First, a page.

On Wednesday, the seventh annual American Black Film Festival will return to South Beach, Fla., for the second consecutive year after being held in Acapulco for its first five. Celebs including Cedric the Entertainer, Chris Tucker, Robert Townsend and many more expected to attend the festival, which runs through June 22.
“Miami’s such a cultural hot spot, melting pot, that I felt it was the next stop,” festival executive director Jeff Friday told the South Florida Sun-Sentinel. “We moved here because we wanted to increase the accessibility of the festival overall to the independent filmmakers, [including] the young artists who need the experience.”
Since South Florida was such a popular location last year for black-led films, including Bad Boys II starring Will Smith and Martin Lawrence, Out of Time starring Denzel Washington; and 2 Fast 2 Furious featuring Tyrese Gibson and Ludacris, the festival is expected to play well in South Beach.
The ABFF will showcase four world premieres in competition this year, including Dark; Love Chronicles; the psychological thriller Skin Deep; and Gang of Roses, described as a “classic-style Western with hip-hop flavor.”
Other films in competition include the rehab drama Never Get Outta the Boat; the romantic comedy With or Without You; Anne B. Real, billed as a maternal 8 Mile inspired by The Diary of Anne Frank; and The Killing Zone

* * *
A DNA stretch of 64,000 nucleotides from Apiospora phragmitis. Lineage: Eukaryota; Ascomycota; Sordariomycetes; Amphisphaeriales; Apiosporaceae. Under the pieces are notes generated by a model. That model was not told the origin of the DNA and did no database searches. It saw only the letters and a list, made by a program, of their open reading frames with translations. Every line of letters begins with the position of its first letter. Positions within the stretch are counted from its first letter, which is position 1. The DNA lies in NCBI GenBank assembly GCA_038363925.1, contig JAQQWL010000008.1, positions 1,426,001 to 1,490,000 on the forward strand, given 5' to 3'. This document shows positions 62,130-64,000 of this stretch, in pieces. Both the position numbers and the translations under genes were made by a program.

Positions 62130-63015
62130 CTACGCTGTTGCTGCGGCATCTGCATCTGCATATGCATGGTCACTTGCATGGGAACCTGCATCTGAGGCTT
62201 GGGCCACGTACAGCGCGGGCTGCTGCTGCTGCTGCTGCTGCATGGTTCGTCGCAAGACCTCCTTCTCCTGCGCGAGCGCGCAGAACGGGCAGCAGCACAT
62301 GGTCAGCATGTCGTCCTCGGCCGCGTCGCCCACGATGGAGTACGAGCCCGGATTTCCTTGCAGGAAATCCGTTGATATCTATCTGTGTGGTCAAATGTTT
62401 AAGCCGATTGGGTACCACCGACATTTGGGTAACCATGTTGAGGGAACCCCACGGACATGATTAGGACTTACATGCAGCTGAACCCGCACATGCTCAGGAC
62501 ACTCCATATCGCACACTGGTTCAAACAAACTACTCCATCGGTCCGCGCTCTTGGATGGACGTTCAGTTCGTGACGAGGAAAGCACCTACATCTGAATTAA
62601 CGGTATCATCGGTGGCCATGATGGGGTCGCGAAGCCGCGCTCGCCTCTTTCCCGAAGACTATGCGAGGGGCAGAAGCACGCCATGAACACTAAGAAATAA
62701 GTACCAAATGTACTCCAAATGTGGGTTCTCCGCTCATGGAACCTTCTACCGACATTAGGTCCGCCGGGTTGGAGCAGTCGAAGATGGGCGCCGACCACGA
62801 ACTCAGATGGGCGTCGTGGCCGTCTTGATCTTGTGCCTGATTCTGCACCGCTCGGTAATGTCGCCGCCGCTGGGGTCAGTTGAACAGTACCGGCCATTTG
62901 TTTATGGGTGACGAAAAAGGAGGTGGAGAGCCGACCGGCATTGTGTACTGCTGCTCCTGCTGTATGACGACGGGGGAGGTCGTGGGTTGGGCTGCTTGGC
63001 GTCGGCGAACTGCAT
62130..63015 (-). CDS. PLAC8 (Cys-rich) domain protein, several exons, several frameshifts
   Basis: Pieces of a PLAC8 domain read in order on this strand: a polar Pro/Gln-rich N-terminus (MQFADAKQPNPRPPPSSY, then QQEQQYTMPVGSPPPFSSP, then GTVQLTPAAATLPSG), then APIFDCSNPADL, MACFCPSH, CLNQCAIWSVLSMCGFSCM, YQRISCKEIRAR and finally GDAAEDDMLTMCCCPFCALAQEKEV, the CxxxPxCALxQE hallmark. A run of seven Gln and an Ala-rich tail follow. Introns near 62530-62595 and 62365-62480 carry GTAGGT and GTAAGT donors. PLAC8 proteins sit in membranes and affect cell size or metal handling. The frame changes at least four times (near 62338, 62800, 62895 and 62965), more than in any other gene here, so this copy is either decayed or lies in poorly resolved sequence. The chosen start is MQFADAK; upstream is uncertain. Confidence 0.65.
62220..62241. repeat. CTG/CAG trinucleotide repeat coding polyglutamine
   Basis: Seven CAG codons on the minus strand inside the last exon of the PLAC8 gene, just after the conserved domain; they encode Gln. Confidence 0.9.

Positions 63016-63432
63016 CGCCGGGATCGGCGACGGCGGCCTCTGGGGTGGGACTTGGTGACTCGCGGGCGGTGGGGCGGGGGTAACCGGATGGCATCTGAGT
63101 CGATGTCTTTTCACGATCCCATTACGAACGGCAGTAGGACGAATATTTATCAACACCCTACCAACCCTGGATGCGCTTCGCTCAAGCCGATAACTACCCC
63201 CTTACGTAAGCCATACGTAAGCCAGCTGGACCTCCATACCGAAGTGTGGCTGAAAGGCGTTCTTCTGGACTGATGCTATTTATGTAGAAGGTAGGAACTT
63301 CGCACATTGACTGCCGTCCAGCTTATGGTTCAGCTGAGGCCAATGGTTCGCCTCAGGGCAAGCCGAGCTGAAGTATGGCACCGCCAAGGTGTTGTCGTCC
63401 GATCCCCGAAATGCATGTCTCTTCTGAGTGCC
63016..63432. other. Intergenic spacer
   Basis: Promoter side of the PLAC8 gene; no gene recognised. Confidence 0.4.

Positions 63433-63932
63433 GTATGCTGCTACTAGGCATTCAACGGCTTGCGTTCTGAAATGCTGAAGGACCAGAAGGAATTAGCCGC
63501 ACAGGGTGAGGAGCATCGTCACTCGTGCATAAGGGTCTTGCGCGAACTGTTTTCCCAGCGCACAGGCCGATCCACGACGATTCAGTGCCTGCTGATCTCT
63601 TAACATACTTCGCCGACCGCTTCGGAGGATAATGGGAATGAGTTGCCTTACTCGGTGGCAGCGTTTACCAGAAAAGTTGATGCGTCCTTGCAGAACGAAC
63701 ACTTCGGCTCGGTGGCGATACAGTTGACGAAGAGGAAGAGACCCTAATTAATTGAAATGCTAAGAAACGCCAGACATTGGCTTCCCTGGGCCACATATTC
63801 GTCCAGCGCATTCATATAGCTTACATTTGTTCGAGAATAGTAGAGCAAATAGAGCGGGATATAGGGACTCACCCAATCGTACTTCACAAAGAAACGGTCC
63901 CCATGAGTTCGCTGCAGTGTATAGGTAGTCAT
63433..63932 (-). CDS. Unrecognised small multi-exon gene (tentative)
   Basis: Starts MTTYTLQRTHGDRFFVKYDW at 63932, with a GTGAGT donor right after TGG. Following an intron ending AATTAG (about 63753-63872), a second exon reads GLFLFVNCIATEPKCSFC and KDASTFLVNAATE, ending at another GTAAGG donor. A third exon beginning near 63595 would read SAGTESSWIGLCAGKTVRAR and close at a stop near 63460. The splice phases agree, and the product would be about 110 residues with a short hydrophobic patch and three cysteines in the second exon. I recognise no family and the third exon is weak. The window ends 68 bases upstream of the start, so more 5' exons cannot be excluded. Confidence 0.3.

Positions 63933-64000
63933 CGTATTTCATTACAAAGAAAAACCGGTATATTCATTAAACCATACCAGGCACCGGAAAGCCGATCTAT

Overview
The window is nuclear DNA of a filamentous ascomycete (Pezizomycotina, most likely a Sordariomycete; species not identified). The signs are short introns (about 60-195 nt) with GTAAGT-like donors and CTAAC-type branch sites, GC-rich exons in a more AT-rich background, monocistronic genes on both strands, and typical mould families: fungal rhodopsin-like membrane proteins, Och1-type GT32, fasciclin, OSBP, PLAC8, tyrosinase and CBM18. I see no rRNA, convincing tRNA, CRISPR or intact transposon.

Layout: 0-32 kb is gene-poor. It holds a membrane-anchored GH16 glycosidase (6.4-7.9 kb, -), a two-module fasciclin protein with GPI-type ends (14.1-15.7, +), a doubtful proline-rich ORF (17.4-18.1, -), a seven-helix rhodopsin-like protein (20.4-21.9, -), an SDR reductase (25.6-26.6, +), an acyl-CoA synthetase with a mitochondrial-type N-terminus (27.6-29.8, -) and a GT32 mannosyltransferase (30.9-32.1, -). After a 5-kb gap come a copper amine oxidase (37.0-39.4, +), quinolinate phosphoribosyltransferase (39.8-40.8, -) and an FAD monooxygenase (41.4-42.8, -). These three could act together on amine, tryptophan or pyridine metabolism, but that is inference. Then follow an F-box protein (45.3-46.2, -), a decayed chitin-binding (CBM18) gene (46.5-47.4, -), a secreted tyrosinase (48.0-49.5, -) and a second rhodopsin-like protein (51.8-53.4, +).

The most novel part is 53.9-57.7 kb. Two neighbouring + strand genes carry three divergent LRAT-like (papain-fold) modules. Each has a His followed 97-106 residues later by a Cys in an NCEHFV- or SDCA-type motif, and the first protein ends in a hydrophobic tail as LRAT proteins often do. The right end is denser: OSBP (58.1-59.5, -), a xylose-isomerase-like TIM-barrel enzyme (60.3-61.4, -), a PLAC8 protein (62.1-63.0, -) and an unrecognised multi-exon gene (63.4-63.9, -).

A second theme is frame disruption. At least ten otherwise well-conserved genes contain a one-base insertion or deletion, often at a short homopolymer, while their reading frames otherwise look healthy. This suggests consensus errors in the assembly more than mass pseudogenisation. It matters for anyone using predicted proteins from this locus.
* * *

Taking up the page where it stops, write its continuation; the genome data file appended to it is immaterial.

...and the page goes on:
In the new noncompetitive “world showcase” category, Tim Redi, who played radio DJ Venus Flytrap on the popular CBS 1970s sitcom WKRP in Cincinnati, will present For Real, described as “a My Fair Lady from the ‘hood.” Other films showcased in this category include the road trip comedy Malibooty and the drama Hot Parts, starring actor/musician Sticky Fingaz of UPN’s Platinum, and Miami Tale, featuring local rapper Trina.
This year, the ABFF introduced a documentary section in recognition of artistic achievement in the area of documentary filmmaking. Selections here include Afro Punk: the Rock-n-Roll Nigger Experience, CSA, Cuando los Espiritus Bailan Mambo and Joe Jackson’s Trail.
The festival also will offer network auditions, a new feature that will allow actors to audition for future work. The auditions will be open to every actor participating in the festival’s acting “boot camp.” Friday added that although the 150 actors enrolled are required to pay a tuition fee, they will not be paying to audition for executives from ABC, NBC, CBS.
Tickets to individual screenings, however, are not available and locals have balked at the festival’s pricey cover charge: $600 for the whole festival or $100-$180 for one-day passes.
“The camp-like retreat aspect is the magic,” Friday told the Sun-Sentinel. “[The high pricing] forces people to do this all day: seminars in the morning, films in the afternoon; early evenings, panels; late evenings, more screenings; late, late evenings, parties.”
The week will end with the Film Life Movie Awards at the Jackie Gleason Theater hosted by Townsend and Access Hollywood‘s Shaun Robinson. Deliver Us From Eva‘s Gabrielle Union will be named rising star, while impresario Russell Simmons will receive the AOL Time Warner Entertainment Innovator Award.